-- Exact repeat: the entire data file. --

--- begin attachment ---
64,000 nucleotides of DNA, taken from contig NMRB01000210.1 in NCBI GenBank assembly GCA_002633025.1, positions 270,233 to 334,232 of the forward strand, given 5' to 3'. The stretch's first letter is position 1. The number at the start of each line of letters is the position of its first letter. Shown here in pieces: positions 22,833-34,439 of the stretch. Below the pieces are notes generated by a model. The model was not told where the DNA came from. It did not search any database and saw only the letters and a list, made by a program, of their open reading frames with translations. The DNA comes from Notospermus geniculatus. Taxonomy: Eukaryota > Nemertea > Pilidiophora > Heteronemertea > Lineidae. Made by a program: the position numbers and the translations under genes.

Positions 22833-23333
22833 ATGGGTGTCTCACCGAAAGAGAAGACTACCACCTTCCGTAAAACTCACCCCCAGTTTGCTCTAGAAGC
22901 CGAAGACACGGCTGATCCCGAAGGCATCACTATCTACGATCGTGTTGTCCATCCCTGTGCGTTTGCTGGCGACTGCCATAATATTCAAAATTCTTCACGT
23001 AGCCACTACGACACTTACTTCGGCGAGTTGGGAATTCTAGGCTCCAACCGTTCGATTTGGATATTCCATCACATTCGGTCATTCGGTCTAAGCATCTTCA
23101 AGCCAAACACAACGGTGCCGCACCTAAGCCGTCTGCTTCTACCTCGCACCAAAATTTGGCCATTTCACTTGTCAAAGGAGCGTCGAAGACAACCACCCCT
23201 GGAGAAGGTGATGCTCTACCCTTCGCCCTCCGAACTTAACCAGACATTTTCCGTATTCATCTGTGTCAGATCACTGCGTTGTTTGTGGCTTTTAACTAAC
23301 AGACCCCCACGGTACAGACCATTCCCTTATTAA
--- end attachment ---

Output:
64,000 nucleotides of DNA, taken from contig NMRB01000210.1 in NCBI GenBank assembly GCA_002633025.1, positions 270,233 to 334,232 of the forward strand, given 5' to 3'. The stretch's first letter is position 1. The number at the start of each line of letters is the position of its first letter. Shown here in pieces: positions 22,833-34,439 of the stretch. Below the pieces are notes generated by a model. The model was not told where the DNA came from. It did not search any database and saw only the letters and a list, made by a program, of their open reading frames with translations. The DNA comes from Notospermus geniculatus. Taxonomy: Eukaryota > Nemertea > Pilidiophora > Heteronemertea > Lineidae. Made by a program: the position numbers and the translations under genes.

Positions 22833-23333
22833 ATGGGTGTCTCACCGAAAGAGAAGACTACCACCTTCCGTAAAACTCACCCCCAGTTTGCTCTAGAAGC
22901 CGAAGACACGGCTGATCCCGAAGGCATCACTATCTACGATCGTGTTGTCCATCCCTGTGCGTTTGCTGGCGACTGCCATAATATTCAAAATTCTTCACGT
23001 AGCCACTACGACACTTACTTCGGCGAGTTGGGAATTCTAGGCTCCAACCGTTCGATTTGGATATTCCATCACATTCGGTCATTCGGTCTAAGCATCTTCA
23101 AGCCAAACACAACGGTGCCGCACCTAAGCCGTCTGCTTCTACCTCGCACCAAAATTTGGCCATTTCACTTGTCAAAGGAGCGTCGAAGACAACCACCCCT
23201 GGAGAAGGTGATGCTCTACCCTTCGCCCTCCGAACTTAACCAGACATTTTCCGTATTCATCTGTGTCAGATCACTGCGTTGTTTGTGGCTTTTAACTAAC
23301 AGACCCCCACGGTACAGACCATTCCCTTATTAA